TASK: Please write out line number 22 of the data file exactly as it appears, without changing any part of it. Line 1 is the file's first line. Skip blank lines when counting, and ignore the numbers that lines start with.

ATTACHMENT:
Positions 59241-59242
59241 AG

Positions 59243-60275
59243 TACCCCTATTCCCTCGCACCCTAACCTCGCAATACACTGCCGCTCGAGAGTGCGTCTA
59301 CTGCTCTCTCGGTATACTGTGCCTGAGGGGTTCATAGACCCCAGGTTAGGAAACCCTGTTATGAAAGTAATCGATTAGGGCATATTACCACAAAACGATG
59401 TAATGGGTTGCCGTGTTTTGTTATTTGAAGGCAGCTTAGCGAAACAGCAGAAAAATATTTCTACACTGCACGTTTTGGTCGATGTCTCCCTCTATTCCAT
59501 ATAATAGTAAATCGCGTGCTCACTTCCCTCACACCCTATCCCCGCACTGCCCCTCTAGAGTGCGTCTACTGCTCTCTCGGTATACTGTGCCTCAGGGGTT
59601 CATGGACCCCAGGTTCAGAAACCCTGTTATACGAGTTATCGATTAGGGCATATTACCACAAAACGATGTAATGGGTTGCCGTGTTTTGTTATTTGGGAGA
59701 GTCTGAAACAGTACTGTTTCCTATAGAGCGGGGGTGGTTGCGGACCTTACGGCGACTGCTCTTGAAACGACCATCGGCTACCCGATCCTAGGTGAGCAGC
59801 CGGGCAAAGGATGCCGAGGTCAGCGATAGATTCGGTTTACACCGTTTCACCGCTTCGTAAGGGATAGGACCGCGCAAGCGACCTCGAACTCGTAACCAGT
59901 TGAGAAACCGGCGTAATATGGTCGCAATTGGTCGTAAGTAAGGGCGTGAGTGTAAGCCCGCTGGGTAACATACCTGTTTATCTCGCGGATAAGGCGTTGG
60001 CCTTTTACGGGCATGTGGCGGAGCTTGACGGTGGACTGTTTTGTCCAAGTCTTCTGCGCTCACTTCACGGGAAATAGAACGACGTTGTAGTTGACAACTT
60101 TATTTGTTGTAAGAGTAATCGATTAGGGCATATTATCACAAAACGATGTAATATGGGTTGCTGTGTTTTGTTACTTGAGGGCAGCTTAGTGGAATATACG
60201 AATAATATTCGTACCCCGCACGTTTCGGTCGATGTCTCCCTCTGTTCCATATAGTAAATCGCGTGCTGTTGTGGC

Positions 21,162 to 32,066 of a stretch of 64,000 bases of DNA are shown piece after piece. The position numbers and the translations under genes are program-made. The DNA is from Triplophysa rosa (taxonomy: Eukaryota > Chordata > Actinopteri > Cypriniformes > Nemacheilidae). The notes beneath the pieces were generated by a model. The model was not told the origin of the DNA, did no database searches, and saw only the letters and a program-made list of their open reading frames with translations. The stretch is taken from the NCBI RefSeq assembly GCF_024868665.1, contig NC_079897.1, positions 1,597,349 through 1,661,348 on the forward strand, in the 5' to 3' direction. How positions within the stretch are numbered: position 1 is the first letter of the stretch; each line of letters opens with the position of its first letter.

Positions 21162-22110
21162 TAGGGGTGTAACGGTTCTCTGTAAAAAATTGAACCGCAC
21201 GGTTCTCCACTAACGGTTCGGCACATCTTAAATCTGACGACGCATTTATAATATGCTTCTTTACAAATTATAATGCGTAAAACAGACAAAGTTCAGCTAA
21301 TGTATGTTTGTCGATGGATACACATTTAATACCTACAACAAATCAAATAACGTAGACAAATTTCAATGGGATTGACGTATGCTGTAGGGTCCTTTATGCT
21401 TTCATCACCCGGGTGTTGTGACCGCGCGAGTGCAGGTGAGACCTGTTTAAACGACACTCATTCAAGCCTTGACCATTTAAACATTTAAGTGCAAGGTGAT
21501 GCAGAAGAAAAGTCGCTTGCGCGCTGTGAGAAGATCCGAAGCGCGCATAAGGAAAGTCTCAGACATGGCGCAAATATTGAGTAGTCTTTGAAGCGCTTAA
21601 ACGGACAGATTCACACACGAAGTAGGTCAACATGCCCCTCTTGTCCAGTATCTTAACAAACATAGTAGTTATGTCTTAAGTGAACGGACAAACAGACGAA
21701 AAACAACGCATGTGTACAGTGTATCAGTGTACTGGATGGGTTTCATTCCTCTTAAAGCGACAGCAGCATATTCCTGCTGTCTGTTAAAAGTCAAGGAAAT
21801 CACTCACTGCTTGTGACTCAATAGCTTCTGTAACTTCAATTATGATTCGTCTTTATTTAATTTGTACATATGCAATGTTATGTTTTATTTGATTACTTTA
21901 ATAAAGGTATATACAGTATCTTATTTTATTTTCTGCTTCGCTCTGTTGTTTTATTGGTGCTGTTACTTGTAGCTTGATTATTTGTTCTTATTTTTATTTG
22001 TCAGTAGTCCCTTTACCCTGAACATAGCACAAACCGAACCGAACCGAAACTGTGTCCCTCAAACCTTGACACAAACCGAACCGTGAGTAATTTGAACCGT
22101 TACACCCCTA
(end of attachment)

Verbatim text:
21601 ACGGACAGATTCACACACGAAGTAGGTCAACATGCCCCTCTTGTCCAGTATCTTAACAAACATAGTAGTTATGTCTTAAGTGAACGGACAAACAGACGAA